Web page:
Then I travelled the world. Trying Italian food in Melbourne, Sydney, London, Zermatt, Montreaux, Hong Kong and then Rome, Florence, Venice and Milan. That opened my eyes to the world of pastas beyond what we got in Mumbai. I came back from the trips and experimented with them in the kitchen a lot and we went down many happy pasta roads in the process. K loves this variety in our pasta repertoire. We rarely make the original cheesy creamy Parsi pasta now.

I decided to make pasta for K yesterday and to go back to the basics  while doing so in the spirit of the lockdown.

So none of the truffle oil, mature cheddar, Provencal salt, Aleppy peppers, balsamic vinegar, imported wholewheat spaghetti or extra virgin olive oil that we have in the pantry and use in our pastas now.

I used only what we did back in the day. Local processed cheese and butter. Britannia, Amul. Local penne. Bluebird. K loves penne over anything else while I like spaghetti (more noodles like). Local sausages. Spicy chicken ones from Zorabian chicken in this case. Full fat milk. Even the green chillies that K loved to add to pasta and which I loved too.

The only problem was that we were out of corn flour which she had taught me to thicken the sauce with. I decided to use wholewheat flour instead and took a quick glance at the internet for the recipe of an Alfredo sauce and used that as a base.  It was a bit of a gamble. Here's what I did.

Retro Creamy Cheesy Parsi pasta

I heated a tablespoon of Amul butter. Added a teaspoon of aata (wholewheat flour) next. Patted the two together gently with a ladle and then added 1/2 a teaspoon of finely chopped garlic. 
Then chopped sausages, capsicum (we had red though in the early days of our marriage that was a luxury and we used to use green) and onions. 
Then 200 ml of Nestle milk from a tetrapack. I stirred it gently. The recipe called for cream. Since I didn't have it, I squirted in a bit of sriracha mayonnaise. 
I stirred the sauce gently and a miracle happened. The sauce did  thicken! 
I added the boiled penne. Forgot to keep and add a bit of the water it was boiled in, as I have learnt to do now. I added salt and at the end, for old times sake, pepper and the red chilli flakes and oregano  from a pizza box. I chopped 1.5 cubes of Britannia cheese and added that in and a teaspoon more of butter and the green chillies. I then put a lid over the pan and let it cook for 3,4 minutes and it was done.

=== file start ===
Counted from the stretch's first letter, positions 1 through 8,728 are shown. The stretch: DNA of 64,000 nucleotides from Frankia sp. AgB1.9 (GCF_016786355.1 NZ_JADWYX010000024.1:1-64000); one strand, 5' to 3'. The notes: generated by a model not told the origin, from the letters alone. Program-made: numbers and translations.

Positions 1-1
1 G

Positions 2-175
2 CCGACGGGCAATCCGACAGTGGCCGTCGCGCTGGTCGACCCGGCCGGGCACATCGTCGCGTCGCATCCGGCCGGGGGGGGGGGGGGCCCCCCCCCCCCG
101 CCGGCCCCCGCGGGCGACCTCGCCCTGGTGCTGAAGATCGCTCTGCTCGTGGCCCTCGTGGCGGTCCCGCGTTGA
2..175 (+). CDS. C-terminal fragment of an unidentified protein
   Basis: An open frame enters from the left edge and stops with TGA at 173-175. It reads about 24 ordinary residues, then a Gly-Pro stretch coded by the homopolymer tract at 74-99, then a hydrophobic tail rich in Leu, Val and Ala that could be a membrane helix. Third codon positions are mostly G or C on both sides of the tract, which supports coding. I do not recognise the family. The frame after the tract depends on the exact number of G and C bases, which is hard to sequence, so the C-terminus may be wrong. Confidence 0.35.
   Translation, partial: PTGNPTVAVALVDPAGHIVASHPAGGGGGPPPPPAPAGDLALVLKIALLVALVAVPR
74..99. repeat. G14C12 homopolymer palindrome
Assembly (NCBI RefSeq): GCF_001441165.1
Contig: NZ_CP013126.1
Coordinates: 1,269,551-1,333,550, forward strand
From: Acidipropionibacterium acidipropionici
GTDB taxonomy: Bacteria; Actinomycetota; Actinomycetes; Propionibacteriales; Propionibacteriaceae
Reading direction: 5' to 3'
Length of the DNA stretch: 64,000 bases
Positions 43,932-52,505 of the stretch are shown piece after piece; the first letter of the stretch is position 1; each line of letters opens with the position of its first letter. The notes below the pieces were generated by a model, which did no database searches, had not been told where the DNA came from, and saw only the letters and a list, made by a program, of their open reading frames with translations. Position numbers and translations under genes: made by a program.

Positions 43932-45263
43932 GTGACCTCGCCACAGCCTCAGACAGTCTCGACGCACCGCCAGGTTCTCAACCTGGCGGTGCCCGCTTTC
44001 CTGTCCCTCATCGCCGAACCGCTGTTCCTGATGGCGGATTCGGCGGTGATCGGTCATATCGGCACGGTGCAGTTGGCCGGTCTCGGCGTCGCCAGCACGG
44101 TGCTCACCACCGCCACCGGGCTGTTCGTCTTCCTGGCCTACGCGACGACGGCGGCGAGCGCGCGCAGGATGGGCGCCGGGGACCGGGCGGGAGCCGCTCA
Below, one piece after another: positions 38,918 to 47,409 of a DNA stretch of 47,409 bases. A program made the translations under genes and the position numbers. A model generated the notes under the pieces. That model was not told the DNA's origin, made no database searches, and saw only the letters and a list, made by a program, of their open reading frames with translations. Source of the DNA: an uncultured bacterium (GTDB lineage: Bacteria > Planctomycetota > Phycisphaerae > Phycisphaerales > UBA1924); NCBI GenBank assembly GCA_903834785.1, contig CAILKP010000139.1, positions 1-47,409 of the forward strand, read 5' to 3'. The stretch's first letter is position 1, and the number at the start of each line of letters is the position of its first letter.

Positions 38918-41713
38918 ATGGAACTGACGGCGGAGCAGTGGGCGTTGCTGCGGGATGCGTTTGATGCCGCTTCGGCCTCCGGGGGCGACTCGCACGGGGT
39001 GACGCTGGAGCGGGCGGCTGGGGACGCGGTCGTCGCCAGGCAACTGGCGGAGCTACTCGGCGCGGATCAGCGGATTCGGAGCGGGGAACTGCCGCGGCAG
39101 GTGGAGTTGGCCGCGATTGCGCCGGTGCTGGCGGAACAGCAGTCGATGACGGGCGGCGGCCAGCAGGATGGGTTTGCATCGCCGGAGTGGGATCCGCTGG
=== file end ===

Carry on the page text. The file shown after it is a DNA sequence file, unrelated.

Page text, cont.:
K squealed with joy when she tried it. I was happy too. The good old days on a plate.

Hopefully she will not realise that I had placed the pan of pasta on her favourite bedcover to click a pic for Instagram!

PS: I am not sure if I should continue with a 'lockdown journal' anymore. 'Unlockdown 1' has started after 75 days or so of lockdown I believe.

I am not sure if things have changed much for us yet. Lockdown might be over but Corona is still around.  

We plan to continue to live cautiously.  Stay home as far as we can. Perhaps we have got a bit used to this. Stockholm syndrome perhaps as they told Denver in the Netflix show we are watching these days, Money Heist.

Retro creamy cheesy Parsi pasta

Unlockdown 1 food sampling

Today's chorchori lunch with what I cooked yesterday:

Our dinner plan yesterday was to have the chorchori that I had made, but we changed that when some biryani came in. Not just any biryani. My favourite Awadhi gosht biryani from ITC Maratha's Dum Pukht. How could I make that wait? After all, a good biryani was the only dish that I missed during the lockdown. I even dreamt of this particular one a few days back! 

Gosht biryani from ITC Maratha. There was a salan (gravy) too. On day one, K added some of the mutton from the biryani and made herself a mutton salan. Today we plan to add eggs and make an anda salan. #loveyourleftovers
The Phirni was so well balanced and soothing.

The exquisite pepperoni pizza sent by chefs Seefah and Karan Bane and which is available and Kaitlyn's Scratch Kitchen, Mumbai. The oregano and chilli flakes and the pasta came with this. We didn't need them for the very full flavoured pizza.

Our friends Jennifer and Javed Malik of the Village Shop sent us a delicious orange and chocolate cake. K remembered having it in a producer meeting and loving it and wanted to order it for a while but Jennifer was waiting for the right oranges before she baked. It was worth the wait! 


saikat said…
hey kalyan, i tried your chilli chicken recipe and it came out great. thanks for the simple recipe.
Kalyan Karmakar said…
@saikat thrilled to hear that. Thank you